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Singapore government to stop covering medical bills for unvaccinated COVID patients



Singapore will stop covering the medical bills of unvaccinated COVID-19 patients

The Singapore government will no longer foot the medical bills for unvaccinated people who are hospitalised for COVID-19.

Until now, the government had not charged any citizens, permanent residents or long-term pass holders for their medical treatment for the virus.

“Currently, unvaccinated persons make up a sizeable majority of those who require intensive inpatient care, and disproportionately contribute to the strain on our healthcare resources,”

The government’s ministry of health said.

Under new rules introduced this week, those who are unvaccinated by choice will have to pay their own way.

Singapore’s Prime Minister Lee Hsien Loong / Image: File

The exemptions:

The government has revealed some exemptions will be made for those unable to receive a coronavirus vaccine.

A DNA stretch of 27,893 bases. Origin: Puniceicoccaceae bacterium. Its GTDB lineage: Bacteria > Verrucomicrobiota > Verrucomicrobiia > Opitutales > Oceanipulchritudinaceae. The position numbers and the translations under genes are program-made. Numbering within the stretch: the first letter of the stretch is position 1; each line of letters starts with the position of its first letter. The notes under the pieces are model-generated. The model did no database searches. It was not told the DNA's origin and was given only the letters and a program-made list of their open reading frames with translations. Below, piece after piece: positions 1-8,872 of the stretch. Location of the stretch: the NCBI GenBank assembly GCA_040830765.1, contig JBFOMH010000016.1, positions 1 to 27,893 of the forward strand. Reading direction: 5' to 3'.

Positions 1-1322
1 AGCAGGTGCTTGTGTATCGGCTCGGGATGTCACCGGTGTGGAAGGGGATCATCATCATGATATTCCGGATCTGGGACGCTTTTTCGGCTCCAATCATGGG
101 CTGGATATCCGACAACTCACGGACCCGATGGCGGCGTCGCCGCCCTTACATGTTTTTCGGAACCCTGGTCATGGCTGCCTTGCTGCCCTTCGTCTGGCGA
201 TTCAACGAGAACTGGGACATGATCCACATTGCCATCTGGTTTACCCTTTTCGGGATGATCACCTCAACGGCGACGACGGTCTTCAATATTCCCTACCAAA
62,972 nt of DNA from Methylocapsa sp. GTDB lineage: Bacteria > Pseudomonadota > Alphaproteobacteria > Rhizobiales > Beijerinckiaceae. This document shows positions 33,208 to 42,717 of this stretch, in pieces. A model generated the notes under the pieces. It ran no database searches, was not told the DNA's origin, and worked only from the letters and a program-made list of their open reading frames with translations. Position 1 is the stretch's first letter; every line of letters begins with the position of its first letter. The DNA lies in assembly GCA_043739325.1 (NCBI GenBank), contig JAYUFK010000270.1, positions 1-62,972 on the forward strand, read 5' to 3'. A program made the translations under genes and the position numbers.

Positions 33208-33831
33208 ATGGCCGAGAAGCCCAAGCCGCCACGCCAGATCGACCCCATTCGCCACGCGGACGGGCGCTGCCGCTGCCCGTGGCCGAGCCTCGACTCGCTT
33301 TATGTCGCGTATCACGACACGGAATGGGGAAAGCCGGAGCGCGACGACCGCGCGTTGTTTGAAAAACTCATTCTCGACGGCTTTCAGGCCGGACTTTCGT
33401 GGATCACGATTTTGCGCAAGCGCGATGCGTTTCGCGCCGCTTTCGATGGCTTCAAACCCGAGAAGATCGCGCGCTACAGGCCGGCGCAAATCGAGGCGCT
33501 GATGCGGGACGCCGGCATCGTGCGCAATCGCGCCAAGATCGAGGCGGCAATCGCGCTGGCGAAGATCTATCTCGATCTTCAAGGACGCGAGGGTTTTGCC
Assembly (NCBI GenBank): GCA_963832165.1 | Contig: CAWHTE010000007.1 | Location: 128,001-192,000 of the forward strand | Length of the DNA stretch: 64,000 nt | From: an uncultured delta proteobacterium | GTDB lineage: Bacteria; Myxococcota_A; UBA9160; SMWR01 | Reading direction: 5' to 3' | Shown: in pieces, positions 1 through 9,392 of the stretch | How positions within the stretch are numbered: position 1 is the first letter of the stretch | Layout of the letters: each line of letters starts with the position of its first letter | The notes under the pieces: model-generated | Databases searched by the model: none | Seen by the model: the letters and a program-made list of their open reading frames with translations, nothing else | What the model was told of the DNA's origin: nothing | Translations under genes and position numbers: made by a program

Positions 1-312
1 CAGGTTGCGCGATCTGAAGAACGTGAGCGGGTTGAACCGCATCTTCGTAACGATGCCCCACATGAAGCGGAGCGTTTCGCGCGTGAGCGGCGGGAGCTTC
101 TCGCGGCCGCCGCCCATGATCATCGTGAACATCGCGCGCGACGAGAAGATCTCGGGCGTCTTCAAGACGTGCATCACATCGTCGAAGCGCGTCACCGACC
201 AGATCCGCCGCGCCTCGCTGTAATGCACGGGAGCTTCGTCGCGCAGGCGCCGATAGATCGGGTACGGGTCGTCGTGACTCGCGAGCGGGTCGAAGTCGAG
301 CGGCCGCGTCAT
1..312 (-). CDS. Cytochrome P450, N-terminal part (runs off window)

The exemption includes children under the age of 12, as well as those with valid medical exemptions.

From January 1st, the government revealed it will only foot the bill for those Singaporeans (including permanent residents and long-term pass holders) who are fully vaccinated against the virus, and have not recently traveled.

Moderna vaccine 'strongly protects' children from COVID
COVID019 vaccine / Image: File

Singapore’s high vaccine status

Singapore is one of the most vaccinated nations in the world and has been slowly easing its COVID-19 restrictions.

As of Sunday, 85% of its population was fully vaccinated, and 18% had received booster shots, according to health ministry data.

The health minister has continued to credit the hard work of vaccination teams with reducing the number of unvaccinated seniors from 175,000 in early August to below 64,000.

Anthony Lucas is reporter, presenter and social media producer with ticker News. Anthony holds a Bachelor of Professional Communication, with a major in Journalism from RMIT University as well as a Diploma of Arts and Entertainment journalism from Collarts. He’s previously worked for 9 News, ONE FM Radio and Southern Cross Austerio’s Hit Radio Network. 

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